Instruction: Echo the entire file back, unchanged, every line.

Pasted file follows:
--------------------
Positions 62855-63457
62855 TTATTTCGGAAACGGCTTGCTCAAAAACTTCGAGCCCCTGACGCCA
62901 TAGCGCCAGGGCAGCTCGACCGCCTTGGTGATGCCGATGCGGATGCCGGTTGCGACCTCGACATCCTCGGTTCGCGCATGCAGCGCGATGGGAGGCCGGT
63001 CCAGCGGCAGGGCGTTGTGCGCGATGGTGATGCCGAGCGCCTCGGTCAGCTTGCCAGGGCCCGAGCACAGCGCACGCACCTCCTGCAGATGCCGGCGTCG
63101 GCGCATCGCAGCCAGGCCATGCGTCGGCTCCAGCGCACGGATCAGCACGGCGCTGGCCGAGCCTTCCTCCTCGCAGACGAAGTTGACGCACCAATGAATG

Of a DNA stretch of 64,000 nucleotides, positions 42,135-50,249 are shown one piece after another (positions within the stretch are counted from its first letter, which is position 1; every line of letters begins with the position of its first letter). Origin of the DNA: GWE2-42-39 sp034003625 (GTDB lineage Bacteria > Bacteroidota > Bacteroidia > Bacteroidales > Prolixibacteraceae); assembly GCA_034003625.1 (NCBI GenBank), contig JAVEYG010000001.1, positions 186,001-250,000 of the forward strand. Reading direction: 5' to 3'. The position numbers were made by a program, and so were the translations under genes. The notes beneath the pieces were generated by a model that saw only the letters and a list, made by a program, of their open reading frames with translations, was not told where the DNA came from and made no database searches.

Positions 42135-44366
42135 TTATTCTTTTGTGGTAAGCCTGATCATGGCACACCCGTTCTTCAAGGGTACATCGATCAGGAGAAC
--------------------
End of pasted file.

Positions 62855-63457
62855 TTATTTCGGAAACGGCTTGCTCAAAAACTTCGAGCCCCTGACGCCA
62901 TAGCGCCAGGGCAGCTCGACCGCCTTGGTGATGCCGATGCGGATGCCGGTTGCGACCTCGACATCCTCGGTTCGCGCATGCAGCGCGATGGGAGGCCGGT
63001 CCAGCGGCAGGGCGTTGTGCGCGATGGTGATGCCGAGCGCCTCGGTCAGCTTGCCAGGGCCCGAGCACAGCGCACGCACCTCCTGCAGATGCCGGCGTCG
63101 GCGCATCGCAGCCAGGCCATGCGTCGGCTCCAGCGCACGGATCAGCACGGCGCTGGCCGAGCCTTCCTCCTCGCAGACGAAGTTGACGCACCAATGAATG

Of a DNA stretch of 64,000 nucleotides, positions 42,135-50,249 are shown one piece after another (positions within the stretch are counted from its first letter, which is position 1; every line of letters begins with the position of its first letter). Origin of the DNA: GWE2-42-39 sp034003625 (GTDB lineage Bacteria > Bacteroidota > Bacteroidia > Bacteroidales > Prolixibacteraceae); assembly GCA_034003625.1 (NCBI GenBank), contig JAVEYG010000001.1, positions 186,001-250,000 of the forward strand. Reading direction: 5' to 3'. The position numbers were made by a program, and so were the translations under genes. The notes beneath the pieces were generated by a model that saw only the letters and a list, made by a program, of their open reading frames with translations, was not told where the DNA came from and made no database searches.

Positions 42135-44366
42135 TTATTCTTTTGTGGTAAGCCTGATCATGGCACACCCGTTCTTCAAGGGTACATCGATCAGGAGAAC